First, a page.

Music to his ears

SELF-TAUGHT SUPERSTAR: Ron, who is 80 percent deaf, performs on the piano regularly at Changi Village. He said: “If I see myself normally, other people will see me normally as well.” (Photo courtesy of Ron Tan)

He is a budding entrepreneur and a passionate advocate that anyone can do anything. NIKI ISKANDAR meets a student who overcame his disabilities to play the piano.

In Singapore, it is common to hear of parents spending thousands of dollars to get their children to play the piano. So it is quite amazing to meet a student who not only learnt how to play on his own, but is also 80 percent deaf.

But being a special needs student has never stopped Ron Tan Zi Kai, 21, a second year student from the School of Sports, Health and Leisure (SHL) from pursuing his passion.

His remarkable story only started when he was 17 and started watching YouTube videos, like most young teens. “I was quite inspired by this one guy, his name is Jon Schmidt who is not disabled or anything. But the way he plays the piano is pretty interesting,” said Ron.

Schmidt is a well-known American YouTube artist and his group is called the The Piano Guys. “Their playing style is really amazing and I was impressed with how they put their emotions and passion into what they are doing,” he said.

Before RP, he was from Nanyang Polytechnic (NYP), where he started playing the piano seriously. He joined a piano club in NYP and the passion blossomed further.

“When I first joined, I did not even have a piano at home for the first few months and my only opportunity was to play at the club, so that’s what I did,’’ said Ron.

When he finally got a piano, he would still find the opportunity to test out pianos at music shops at Bugis Junction after school because he passed by it every day. “I realize different pianos produce different sounds and it makes me want to find out more about that,” he said.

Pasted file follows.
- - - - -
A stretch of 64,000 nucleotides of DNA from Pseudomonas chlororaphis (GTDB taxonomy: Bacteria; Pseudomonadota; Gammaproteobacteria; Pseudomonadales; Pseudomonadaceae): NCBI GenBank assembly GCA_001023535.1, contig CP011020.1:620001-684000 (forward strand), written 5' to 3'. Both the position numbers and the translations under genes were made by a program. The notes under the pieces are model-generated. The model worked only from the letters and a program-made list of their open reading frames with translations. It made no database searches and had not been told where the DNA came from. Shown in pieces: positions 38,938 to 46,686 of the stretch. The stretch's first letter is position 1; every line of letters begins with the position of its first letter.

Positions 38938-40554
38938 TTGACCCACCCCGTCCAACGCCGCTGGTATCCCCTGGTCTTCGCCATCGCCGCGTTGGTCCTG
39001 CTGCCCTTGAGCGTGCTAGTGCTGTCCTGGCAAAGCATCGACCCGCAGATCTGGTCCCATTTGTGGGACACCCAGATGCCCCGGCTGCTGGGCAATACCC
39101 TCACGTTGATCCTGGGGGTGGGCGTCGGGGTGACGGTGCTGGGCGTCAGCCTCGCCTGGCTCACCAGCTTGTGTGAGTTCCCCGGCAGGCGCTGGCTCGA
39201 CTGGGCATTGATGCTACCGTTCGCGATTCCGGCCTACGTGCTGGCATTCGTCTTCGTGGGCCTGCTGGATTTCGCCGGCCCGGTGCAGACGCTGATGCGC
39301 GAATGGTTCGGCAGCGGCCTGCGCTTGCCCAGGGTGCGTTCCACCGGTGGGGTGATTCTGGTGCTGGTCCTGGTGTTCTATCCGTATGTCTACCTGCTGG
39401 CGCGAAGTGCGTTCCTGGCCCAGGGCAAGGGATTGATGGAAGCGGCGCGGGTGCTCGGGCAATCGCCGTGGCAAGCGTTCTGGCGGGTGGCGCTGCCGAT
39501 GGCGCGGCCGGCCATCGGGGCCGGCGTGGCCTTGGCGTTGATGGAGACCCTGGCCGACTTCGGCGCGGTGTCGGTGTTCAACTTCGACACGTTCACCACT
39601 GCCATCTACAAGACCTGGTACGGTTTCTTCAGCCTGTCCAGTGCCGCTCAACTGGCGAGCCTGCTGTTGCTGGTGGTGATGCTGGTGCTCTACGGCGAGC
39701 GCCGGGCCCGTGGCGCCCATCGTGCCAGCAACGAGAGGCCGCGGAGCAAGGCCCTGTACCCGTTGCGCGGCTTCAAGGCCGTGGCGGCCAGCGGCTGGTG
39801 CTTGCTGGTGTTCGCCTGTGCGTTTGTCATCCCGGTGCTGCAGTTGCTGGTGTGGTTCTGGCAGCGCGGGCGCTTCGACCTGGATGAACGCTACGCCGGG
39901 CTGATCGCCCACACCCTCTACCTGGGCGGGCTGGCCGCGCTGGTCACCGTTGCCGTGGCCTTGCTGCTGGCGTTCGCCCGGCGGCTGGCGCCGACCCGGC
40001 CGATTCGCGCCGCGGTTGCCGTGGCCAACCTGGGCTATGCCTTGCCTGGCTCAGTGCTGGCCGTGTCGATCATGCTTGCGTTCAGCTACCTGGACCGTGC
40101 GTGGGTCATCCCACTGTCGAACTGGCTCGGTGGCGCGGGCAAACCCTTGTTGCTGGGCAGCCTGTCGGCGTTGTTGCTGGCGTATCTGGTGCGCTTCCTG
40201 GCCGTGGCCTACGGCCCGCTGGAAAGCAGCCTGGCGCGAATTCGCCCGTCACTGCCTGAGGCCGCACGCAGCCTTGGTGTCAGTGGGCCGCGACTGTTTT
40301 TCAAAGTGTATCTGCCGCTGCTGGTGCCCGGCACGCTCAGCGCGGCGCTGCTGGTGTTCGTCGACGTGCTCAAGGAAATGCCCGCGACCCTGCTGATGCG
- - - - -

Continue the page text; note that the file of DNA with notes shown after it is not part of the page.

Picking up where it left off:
In his free time, he would go to pubs with a piano player so that he could watch them. “I was very interested in the instrument and how it could produce such a beautiful sound.”
But his talent and determination has paid off. Ron, with his fellow classmate Danial Bin Hamdan, was recently featured in a video by the Singapore International Foundation (SIF) under the Young Social Entrepreneurship (YSE) programme for their proposed social enterprise called Inclusive Arts Movement (I.AM).

I.AM is a talent management outfit for special needs performers. The idea for I.AM was first conceived at the IMPACT! competition on social businesses which the Centre for Enterprise and Communications (CEC) organised at the end of 2012.

The team won the first prize in this competition. They then submitted a business plan for which they were shortlisted for mentorship and won a study trip to Thailand.

“Danial and I participated in the IMPACT! competition and we won it. From there we came to know about the SIF and decided to come up with a plan,’’ said Ron. The boys learnt how other social enterprises came about and polished their own ideas.

Ron added that the competition gave them many opportunities to attend workshops both in Singapore and Thailand. This helped them understand how social enterprise works internationally and the various definitions of non-profit organisations in different countries.
He plays regularly at the Changi Village hotel and is keen on continuing his love for music and business.

Ron’s mentor Mr Lyon Lai, Academic Staff  from SHL has many wonderful things to say about Ron.

Mr Lai says that Ron manages to juggle school work and his business ideas and he also works to support himself. “Ron’s  experiences and struggles in life is really an example for others to follow. He never sees something as impossible.”

Ron’s company’s mission is to help those with disabilities. When asked whether people treat him differently due to his disability, he shook his head and said: “If I see myself normally, other people will see me normally as well.”